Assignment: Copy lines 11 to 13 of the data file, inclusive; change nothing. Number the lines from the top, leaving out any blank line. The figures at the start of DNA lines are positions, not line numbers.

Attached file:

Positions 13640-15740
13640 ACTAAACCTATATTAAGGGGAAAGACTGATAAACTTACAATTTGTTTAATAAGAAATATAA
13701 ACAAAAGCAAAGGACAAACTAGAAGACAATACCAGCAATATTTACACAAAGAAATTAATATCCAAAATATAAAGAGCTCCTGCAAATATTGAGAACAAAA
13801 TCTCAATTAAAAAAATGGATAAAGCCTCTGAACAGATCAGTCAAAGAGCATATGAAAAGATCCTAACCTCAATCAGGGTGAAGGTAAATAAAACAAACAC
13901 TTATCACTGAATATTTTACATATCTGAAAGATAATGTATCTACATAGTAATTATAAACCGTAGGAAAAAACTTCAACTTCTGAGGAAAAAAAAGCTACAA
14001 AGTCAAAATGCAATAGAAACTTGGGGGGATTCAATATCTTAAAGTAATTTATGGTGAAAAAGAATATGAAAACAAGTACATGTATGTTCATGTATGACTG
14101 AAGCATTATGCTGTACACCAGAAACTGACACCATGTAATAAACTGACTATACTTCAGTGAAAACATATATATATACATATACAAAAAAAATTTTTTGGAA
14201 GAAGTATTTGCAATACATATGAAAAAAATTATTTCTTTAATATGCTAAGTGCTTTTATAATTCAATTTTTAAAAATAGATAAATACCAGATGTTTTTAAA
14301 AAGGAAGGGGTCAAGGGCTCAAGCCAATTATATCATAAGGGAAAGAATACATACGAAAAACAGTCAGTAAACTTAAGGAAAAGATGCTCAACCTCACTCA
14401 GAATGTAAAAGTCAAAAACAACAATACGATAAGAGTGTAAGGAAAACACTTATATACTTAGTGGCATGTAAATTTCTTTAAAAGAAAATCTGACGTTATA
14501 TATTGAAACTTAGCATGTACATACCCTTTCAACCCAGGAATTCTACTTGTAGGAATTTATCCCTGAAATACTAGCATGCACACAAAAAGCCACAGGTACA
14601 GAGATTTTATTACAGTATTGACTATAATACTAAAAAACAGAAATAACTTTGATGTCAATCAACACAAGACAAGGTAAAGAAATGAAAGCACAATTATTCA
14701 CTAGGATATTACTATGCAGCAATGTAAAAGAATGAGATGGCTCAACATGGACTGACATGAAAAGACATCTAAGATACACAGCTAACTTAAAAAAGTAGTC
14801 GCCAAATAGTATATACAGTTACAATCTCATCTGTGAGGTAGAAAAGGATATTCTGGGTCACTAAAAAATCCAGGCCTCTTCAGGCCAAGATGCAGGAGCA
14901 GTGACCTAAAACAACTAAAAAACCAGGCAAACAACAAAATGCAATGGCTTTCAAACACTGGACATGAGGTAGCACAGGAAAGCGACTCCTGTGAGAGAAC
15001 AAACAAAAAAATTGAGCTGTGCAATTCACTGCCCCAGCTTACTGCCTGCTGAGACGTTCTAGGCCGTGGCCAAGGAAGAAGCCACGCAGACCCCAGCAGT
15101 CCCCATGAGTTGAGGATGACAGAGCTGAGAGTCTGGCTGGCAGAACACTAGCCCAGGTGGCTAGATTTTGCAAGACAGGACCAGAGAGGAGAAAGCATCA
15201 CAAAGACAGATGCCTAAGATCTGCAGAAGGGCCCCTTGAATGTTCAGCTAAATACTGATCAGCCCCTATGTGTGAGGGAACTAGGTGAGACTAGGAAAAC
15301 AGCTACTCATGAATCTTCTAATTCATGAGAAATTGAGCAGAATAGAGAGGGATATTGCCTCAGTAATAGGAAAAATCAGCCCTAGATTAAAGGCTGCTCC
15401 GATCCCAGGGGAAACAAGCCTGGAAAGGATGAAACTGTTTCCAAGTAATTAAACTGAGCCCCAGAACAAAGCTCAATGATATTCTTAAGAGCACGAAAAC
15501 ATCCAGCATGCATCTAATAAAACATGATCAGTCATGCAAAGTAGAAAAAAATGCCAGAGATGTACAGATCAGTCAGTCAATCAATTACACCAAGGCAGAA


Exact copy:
14501 TATTGAAACTTAGCATGTACATACCCTTTCAACCCAGGAATTCTACTTGTAGGAATTTATCCCTGAAATACTAGCATGCACACAAAAAGCCACAGGTACA
14601 GAGATTTTATTACAGTATTGACTATAATACTAAAAAACAGAAATAACTTTGATGTCAATCAACACAAGACAAGGTAAAGAAATGAAAGCACAATTATTCA
14701 CTAGGATATTACTATGCAGCAATGTAAAAGAATGAGATGGCTCAACATGGACTGACATGAAAAGACATCTAAGATACACAGCTAACTTAAAAAAGTAGTC